Author(s): Wimalin Rimpeekool, Vasoontara Yiengprugsawan, Martyn Kirk, Cathy Banwell, Sam-Ang Seubsman, Adrian Sleigh

Journal:

 

Nutrition labels have been promoted for nearly two decades in Thailand to educate people about healthy eating and to combat nutrient-related non-communicable diseases (NCDs). But little is known about how nutrition labels are experienced and whether they are linked with better health. ...

Last Updated: 31 Dec 1969

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Income inequality and high blood pressure in Colombia: a multilevel analysis.
 

Author(s): Diego I Lucumi, Amy J Schulz, Ana V Diez Roux, Andrew Grogan-Kaylor

Journal:

 

The objective of this research was to examine the association between income inequality and high blood pressure in Colombia. Using a nationally representative Colombian sample of adults, and data from departments and municipalities, we fit sex-stratified linear and logistic multilevel ...

Last Updated: 31 Dec 1969

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Reviews from the PubMed Database

Review articles summarize what is currently known about a disease. They discuss research previously published by others.
The terms "High blood pressure" returned 55 free, full-text review articles on human participants. First 3 results:

Kidney Cadmium Toxicity, Diabetes and High Blood Pressure: The Perfect Storm.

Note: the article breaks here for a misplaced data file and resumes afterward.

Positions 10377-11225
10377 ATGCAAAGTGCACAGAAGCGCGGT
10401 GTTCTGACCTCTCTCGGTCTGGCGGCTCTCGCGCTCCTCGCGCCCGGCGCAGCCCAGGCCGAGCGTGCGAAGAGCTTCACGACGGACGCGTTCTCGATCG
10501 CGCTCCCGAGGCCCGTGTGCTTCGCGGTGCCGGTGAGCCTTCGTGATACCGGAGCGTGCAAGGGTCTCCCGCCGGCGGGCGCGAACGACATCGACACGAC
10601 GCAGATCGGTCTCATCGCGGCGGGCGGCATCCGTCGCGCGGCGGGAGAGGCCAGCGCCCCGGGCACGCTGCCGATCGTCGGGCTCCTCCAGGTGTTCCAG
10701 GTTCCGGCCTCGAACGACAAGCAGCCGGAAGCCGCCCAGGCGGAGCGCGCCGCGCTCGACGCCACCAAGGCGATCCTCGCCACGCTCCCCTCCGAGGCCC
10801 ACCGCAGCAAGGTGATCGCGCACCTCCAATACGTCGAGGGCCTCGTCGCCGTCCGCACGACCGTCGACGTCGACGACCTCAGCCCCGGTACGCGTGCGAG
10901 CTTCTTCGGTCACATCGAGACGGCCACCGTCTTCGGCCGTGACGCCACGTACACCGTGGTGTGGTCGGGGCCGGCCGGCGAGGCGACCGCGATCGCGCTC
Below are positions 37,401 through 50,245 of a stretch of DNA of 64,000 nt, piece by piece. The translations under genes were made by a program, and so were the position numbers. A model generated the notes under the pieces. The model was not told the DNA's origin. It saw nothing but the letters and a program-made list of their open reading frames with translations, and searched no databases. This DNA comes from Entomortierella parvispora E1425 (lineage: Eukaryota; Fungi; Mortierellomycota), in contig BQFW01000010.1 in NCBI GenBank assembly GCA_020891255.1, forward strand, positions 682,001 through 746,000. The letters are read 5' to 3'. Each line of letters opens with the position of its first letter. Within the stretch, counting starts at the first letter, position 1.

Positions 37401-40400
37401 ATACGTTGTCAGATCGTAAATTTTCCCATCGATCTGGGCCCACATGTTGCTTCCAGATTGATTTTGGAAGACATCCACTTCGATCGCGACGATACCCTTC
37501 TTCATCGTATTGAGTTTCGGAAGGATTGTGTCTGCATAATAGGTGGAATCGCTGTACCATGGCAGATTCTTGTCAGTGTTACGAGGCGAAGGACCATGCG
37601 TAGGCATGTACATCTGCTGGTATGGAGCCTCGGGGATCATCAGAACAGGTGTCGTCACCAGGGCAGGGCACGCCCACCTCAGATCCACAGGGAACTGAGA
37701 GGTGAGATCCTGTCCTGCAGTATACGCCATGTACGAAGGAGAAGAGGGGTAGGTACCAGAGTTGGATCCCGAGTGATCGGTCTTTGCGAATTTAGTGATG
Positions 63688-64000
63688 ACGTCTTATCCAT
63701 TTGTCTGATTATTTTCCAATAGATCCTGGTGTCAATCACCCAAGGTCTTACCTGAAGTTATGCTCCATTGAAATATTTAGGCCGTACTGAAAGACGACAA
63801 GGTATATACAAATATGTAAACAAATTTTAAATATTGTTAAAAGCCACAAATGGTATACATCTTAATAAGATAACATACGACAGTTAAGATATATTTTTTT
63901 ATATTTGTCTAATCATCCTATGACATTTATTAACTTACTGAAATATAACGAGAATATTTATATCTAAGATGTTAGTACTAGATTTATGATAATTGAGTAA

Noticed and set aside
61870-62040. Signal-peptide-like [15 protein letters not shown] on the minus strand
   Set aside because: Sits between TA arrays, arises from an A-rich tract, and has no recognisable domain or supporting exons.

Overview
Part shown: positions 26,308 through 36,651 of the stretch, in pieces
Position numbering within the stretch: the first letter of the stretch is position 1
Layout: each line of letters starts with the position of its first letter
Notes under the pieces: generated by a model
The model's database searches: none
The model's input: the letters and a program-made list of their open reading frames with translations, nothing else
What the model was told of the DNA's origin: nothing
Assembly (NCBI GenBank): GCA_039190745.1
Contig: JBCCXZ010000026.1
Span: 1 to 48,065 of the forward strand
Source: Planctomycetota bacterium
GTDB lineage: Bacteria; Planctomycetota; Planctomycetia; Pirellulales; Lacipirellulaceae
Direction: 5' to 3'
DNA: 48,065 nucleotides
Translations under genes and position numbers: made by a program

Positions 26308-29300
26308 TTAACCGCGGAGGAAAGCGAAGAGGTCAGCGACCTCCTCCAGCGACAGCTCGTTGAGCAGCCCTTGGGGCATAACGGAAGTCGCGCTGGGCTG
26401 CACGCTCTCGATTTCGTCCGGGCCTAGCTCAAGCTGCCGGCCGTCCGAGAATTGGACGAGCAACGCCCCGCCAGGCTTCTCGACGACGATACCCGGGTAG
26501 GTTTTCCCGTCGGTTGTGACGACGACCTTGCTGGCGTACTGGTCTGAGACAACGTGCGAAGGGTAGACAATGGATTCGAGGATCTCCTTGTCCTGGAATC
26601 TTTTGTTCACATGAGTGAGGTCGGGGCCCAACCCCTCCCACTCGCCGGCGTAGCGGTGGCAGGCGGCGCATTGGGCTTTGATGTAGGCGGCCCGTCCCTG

Author(s): Soisungwan Satarug, David A Vesey, Glenda C Gobe

Journal: Tohoku J. Exp. Med.. 2017 01;241(1):65-87.

 

Cadmium (Cd) is an environmental toxicant of widespread exposure and pervasive toxicity. Absorption, systemic transport and uptake of Cd are mediated by metal transporters that the body uses for acquisition of physiologically-essential elements, notably of iron, zinc and calcium. ...

Last Updated: 31 Dec 1969

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Guidelines of the French Society of Otorhinolaryngology (SFORL). Epistaxis and high blood pressure.
 

Author(s): J Michel, V Prulière Escabasse, E Bequignon, B Vérillaud, L Robard, L Crampette, O Malard,

Journal: Eur Ann Otorhinolaryngol Head Neck Dis. 2017 Feb;134(1):33-35.

 

The authors present the guidelines of the French Oto-Rhino-Laryngology - Head and Neck Surgery Society (Société Française d'Oto-Rhino-Laryngologie et de Chirurgie de la Face et du Cou: SFORL) on epistaxis in high blood pressure.

Last Updated: 31 Dec 1969

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The Malaria-High Blood Pressure Hypothesis.
 

Author(s): Anthony O Etyang, Liam Smeeth, J Kennedy Cruickshank, J Anthony G Scott

Journal: Circ. Res.. 2016 Jun;119(1):36-40.

 

Several studies have demonstrated links between infectious diseases and cardiovascular conditions. Malaria and hypertension are widespread in many low- and middle-income countries, but the possible link between them has not been considered.

Last Updated: 31 Dec 1969

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Clinical Trial Information This information is provided by ClinicalTrials.gov

Treating Nocturnal Hypertension and Nocturia in African American Men
 

Status: Recruiting

Condition Summary: High Blood Pressure

 

Last Updated: 23 Oct 2017

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A Multicenter Study to Evaluate the ROX Coupler in Subjects With Hypertension
 

Status: Recruiting

Condition Summary: Hypertension; High Blood Pressure

 

Last Updated: 17 Jan 2018

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Spinal Cord Stimulation to Treat Hypertension
 

Status: Recruiting

Condition Summary: Hypertension

 

Last Updated: 18 Apr 2017